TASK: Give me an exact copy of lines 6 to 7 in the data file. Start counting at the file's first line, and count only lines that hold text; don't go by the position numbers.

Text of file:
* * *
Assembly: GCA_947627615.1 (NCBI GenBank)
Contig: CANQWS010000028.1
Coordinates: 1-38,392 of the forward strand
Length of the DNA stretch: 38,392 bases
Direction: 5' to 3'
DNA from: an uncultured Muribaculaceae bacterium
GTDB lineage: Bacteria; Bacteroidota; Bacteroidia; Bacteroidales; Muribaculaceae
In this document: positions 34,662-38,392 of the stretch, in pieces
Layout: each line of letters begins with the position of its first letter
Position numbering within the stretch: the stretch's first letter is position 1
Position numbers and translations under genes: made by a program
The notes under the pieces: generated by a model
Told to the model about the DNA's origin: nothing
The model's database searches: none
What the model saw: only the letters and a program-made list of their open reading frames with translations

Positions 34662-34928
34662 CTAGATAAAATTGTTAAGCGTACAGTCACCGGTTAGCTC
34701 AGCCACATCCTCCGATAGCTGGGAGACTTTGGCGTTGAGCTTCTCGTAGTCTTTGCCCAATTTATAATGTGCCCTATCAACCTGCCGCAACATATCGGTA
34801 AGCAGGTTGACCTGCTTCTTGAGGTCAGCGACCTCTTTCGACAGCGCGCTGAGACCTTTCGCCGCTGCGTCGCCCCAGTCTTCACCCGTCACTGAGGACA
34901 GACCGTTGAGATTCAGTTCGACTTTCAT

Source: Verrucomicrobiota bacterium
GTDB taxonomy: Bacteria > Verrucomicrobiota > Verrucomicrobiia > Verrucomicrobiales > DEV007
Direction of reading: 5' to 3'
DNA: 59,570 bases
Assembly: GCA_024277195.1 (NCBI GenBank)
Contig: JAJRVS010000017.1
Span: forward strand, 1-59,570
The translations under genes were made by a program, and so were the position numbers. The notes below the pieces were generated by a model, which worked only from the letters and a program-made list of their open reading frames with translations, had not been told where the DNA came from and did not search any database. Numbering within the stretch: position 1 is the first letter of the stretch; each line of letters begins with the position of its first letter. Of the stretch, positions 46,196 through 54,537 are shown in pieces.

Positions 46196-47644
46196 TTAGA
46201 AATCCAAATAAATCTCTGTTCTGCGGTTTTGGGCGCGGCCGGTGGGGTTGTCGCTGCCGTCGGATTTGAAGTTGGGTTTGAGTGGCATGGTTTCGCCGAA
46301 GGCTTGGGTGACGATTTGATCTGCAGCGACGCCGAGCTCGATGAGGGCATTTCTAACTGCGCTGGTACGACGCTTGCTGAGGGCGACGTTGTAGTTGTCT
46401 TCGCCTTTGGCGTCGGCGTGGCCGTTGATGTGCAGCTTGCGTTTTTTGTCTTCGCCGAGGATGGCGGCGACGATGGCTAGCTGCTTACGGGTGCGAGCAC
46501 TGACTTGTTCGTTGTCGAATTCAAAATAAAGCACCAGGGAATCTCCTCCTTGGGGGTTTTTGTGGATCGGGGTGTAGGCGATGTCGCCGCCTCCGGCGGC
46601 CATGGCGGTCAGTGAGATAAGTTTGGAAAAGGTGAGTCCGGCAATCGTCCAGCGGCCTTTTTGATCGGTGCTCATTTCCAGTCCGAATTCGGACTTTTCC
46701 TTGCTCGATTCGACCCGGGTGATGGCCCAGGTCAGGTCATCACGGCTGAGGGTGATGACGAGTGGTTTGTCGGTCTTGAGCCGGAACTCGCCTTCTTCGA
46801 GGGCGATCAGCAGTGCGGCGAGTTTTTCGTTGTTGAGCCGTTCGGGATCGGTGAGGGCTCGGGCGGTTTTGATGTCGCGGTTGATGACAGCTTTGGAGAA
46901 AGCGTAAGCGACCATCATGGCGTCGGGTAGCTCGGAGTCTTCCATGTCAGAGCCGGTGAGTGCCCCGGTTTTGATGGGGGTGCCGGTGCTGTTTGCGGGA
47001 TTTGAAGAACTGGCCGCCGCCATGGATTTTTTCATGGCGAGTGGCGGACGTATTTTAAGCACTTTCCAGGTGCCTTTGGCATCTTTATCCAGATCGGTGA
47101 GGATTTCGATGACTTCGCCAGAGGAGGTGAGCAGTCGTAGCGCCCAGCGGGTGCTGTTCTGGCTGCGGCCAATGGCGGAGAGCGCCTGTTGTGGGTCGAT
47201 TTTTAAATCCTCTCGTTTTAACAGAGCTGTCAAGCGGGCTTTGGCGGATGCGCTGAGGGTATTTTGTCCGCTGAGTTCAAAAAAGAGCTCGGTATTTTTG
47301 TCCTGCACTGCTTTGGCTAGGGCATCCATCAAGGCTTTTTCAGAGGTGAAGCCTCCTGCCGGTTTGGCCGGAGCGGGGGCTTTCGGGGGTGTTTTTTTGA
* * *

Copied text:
DNA from: an uncultured Muribaculaceae bacterium
GTDB lineage: Bacteria; Bacteroidota; Bacteroidia; Bacteroidales; Muribaculaceae